Culvertons Antiques

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‘Little Men’

22/03/2012 11:36 AM

Culvertons were recently invaded by hundreds of perfectly preserved toy soldiers, part of a  rare collection formed by an American doctor after WWII.

Hearing the collection was coming on to the market we decided it was too good an opportunity to miss out on, the deciding factor being their wonderful condition and all importantly they still retained their original decorative boxes. Culvertons sent a buyer and secured the purchase of seventeen boxed sets in front of its trade competitors.

C.B.G Mignot was founded in Paris in 1785 and was the first company to manufacture cast lead soldiers on a large scale to collectors. Run, assembled and painted by hand these early toys proved too expsensive to produce and purchase and as such never found a wide market.

A hundred years later Mignot and its competitors across the world (Brittains, Heyde and others)  were now able to produce inexspensive lead toy soldiers which caught on with children and adults alike, notable collectors being Winston Churchill and H G Wells.

The dominance of metal, sawdust and glue as materials of choice for companies producing little men started to wane after WWII, plastic offered an inexspensive child friendly alternative and it was not long before firms such as the  USA based Marxs Toy Company saw sales of plastic soldiers surpass its traditional rivals.

International concern over the use of lead in the manufacture of toys was growing and in 1966 there was an outright ban,  many companies including one of our most famous toy manufactures William Brittains (established in 1893 ) were forced to stop production of lead figures and focus entirely on plastic.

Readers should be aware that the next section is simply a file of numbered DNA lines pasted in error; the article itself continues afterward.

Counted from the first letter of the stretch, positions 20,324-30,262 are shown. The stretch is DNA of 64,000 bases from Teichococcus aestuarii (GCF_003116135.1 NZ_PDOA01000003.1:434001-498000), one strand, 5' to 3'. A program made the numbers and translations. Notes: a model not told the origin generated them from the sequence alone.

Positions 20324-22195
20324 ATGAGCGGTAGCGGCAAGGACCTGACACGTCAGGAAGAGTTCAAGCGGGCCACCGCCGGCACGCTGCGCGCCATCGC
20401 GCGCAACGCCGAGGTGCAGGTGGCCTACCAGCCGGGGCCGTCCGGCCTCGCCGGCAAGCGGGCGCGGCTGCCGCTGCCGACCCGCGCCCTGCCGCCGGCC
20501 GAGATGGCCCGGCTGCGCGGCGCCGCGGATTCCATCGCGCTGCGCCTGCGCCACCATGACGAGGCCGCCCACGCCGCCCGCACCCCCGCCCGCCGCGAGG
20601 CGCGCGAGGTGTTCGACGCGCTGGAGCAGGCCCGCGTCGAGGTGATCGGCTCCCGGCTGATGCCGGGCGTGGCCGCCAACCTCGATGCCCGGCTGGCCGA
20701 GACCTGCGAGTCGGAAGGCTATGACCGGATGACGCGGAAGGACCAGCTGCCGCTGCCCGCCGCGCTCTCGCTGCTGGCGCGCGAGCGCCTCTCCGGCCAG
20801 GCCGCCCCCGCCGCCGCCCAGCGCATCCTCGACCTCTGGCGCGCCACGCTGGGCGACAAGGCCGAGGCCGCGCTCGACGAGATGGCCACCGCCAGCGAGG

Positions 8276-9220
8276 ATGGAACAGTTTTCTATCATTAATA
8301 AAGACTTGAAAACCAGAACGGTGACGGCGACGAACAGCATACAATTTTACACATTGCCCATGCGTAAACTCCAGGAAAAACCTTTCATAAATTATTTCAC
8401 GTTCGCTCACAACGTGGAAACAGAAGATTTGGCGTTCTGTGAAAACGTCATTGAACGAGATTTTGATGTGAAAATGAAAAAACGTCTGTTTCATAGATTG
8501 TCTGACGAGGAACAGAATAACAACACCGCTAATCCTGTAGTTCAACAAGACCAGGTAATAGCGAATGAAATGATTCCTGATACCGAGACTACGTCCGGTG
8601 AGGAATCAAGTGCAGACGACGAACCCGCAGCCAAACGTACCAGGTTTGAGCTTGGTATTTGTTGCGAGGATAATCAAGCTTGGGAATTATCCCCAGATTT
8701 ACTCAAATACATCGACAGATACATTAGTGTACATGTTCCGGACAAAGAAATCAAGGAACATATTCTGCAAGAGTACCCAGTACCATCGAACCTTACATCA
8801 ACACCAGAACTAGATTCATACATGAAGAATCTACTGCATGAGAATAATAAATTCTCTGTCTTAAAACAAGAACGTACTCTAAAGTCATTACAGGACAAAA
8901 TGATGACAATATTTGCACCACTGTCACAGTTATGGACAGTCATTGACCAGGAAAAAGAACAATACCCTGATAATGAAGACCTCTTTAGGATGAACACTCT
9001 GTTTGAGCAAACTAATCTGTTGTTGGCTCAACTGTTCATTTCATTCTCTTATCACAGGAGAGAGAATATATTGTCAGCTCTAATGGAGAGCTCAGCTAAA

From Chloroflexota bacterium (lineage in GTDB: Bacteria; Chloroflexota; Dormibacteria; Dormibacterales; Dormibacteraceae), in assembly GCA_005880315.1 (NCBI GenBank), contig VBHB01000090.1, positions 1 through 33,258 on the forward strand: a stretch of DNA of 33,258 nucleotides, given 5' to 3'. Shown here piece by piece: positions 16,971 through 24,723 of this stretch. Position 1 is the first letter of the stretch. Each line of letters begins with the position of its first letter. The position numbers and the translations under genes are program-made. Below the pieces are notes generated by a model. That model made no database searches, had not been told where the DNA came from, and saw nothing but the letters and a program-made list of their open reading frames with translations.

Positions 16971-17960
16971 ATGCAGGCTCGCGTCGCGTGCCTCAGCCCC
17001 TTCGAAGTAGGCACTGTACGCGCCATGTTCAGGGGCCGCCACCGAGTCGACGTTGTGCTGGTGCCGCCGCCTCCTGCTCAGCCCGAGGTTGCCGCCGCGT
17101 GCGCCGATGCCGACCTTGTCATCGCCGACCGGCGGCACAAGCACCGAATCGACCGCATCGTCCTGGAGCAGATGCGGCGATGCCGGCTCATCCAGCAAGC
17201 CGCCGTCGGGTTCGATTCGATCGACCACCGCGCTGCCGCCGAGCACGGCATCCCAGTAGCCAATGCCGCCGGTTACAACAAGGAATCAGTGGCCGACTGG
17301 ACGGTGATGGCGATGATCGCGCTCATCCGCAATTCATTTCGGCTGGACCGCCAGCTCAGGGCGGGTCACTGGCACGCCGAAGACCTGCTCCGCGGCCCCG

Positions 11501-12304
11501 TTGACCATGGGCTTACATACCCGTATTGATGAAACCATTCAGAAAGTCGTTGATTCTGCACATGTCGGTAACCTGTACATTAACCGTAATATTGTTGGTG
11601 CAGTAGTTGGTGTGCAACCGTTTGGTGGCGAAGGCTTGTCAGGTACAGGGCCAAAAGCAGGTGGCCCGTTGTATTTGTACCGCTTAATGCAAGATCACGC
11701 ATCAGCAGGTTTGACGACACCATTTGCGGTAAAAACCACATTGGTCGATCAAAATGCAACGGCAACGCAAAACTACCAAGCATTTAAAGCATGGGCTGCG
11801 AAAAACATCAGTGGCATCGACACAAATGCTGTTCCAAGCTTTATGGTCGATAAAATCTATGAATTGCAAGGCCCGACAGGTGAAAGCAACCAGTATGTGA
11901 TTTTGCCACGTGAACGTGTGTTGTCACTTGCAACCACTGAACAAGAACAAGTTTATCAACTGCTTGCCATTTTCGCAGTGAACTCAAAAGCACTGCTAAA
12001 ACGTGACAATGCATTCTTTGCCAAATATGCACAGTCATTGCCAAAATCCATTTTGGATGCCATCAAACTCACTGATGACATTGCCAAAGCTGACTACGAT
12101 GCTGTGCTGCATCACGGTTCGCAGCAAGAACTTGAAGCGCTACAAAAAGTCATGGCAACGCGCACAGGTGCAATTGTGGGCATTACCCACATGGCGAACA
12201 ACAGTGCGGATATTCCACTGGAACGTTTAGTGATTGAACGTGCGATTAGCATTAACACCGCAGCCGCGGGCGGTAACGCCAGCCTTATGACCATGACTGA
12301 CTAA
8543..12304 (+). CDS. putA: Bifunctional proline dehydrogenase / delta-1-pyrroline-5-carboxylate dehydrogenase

The next two decades saw the onset of the Vietnam War and with it came the strong anti-war sentiment that fueled major protests across the world, soon afterwards with the rise of the action figure and video games the toy soldier and military toys as a whole became unpopular and unfashionable and the until then much loved toy soldier was relagated to the bottom of the toy box or worst still the rubbish bin.

Small signs of a second golden age of toy soldier manufacture were visible by the late 1980 s and by the early part of the 21st century two hundred international companies produced metal and plastic figures both painted and unpainted for children, collectors and wargamers. With its highly skilled workforce and low wages China is now the favoured destination for many producers.

C.B.G Mignot however is still in existence, using some of the original moulds and as always decorating these charming figures by hand and in over 220 years has only  moved to Anjou  just over 3 hours drive from Paris !!